Sometimes you can love someone and be at different places in your life. You need to be clear with your SO about where you are and how you see your future.
Post # 12
lm907 : i think you have very reasonable concerns for waiting. the only thing you can do is talk to him and be honest about your reasons for wanting to wait while reiterating your commitment to him. everyone has their own internal timeline and all are valid. it is possible he wont want to wait for you…so prepare yourself for the possibility that the relationship will end. it takes more than love to make a relationship last. timing is huge.
Post # 13
tinneranne2 : I think advice changes a lot depending on the age and circumstances. They are 22 years old – what is his rush?! I believe if two people are meant to be together then waiting for the right time makes sense. I would never want try to convince or rush someone into a commitment such as engagement. I think OP has very sensible valid reasons for wanting to wait. She wants to build a solid foundation for their future together vs wasting his time knowing she never wants to marry him. I do believe if he truly wants to spend his life with her a year or a two is nothing (especially at 22 years age).
Post # 14
It’s concerning that he is dangling the relationship over your head to get you to agree to an engagement you clearly are not ready for. If I’m reading this right, he’s saying you get engaged or it’s over?
That would be emotional blackmail.
In any case, be cautious about any man who is in a big rush to get you locked down. What is he so insecure about?
Hold your ground.
Post # 15
mahadewi : I feel like if situations were reversed and it were a woman wanting to get married and her boyfriend saying at graduation then at financial independence etc., most bees would be thinking he didn’t want to commit, not “she should be happy to wait till he’s ready to marry her”.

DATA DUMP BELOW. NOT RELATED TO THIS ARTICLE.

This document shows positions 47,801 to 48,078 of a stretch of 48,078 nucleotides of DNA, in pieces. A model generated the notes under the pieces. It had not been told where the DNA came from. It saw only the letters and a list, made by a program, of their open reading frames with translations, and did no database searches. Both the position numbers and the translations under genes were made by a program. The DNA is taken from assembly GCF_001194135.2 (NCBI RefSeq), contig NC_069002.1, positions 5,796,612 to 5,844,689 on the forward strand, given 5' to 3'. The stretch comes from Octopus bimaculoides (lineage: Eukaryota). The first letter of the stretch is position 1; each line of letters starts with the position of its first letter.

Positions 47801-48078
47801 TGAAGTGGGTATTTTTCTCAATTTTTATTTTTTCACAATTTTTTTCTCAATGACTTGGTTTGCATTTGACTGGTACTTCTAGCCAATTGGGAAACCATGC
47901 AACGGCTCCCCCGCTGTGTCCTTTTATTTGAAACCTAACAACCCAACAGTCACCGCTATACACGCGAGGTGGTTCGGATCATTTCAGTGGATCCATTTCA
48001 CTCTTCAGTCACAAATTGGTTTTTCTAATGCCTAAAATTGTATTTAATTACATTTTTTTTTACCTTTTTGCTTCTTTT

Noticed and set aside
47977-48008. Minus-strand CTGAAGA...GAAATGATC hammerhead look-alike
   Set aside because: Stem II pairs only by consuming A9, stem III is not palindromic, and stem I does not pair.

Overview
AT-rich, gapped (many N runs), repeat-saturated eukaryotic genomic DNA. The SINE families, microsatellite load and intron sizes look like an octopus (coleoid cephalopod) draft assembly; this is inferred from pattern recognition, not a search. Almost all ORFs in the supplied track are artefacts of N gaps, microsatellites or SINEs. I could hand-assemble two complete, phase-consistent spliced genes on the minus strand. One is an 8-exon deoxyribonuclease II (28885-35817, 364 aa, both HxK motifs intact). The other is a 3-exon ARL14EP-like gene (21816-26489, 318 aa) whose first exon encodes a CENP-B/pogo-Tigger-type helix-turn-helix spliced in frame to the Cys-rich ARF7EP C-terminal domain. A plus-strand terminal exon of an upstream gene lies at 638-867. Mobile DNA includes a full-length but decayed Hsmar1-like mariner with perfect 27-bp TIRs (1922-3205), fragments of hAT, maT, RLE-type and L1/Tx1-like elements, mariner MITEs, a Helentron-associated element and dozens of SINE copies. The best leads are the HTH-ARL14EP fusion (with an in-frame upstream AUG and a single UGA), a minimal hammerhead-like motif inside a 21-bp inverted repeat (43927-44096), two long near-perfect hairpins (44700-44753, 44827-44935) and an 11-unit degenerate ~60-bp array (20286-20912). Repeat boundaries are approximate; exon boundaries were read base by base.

And a lot of bees give women who have been waiting a while for a proposal the pathway of all or nothing, either he proposes or she leaves.
I get that they’re younger than the average bee who’s been waiting a few years but other than that the situations are the same. Why should a man be “willing to wait” and women told that if he doesn’t do as he promised, by the dateline he promised by, she should leave?
OP, my SO and I are both currently in medical school, most of our classmates are in long-term relationships, we’re all waiting till at least clinical years (3rd and 4th) or even immediately after graduation to get engaged/married since medical school and all the required training afterwards tends to involve either lots of moving or years of LDR. My SO is proposing after he graduates, then we’re getting married after I graduate 2 years behind him.
My seniors and family members who are in med also waited till residency/registrar years to get married since beginning your training at a hospital tends to mean you’re settled in for at least the next half decade or so, much more stable time for your SO to move with you and find a proper career as well.
Instead of saying financial independence (and then having to move goalposts again later if that’s not feasible), maybe it’s fair to examine your career path and his schooling and see when the best times are to get engaged, get married etc. since doctors can easily spend more than a decade getting trained. Talk to him about when the best gaps are since programs can differ and how that lines up with your own plans, set definitive years.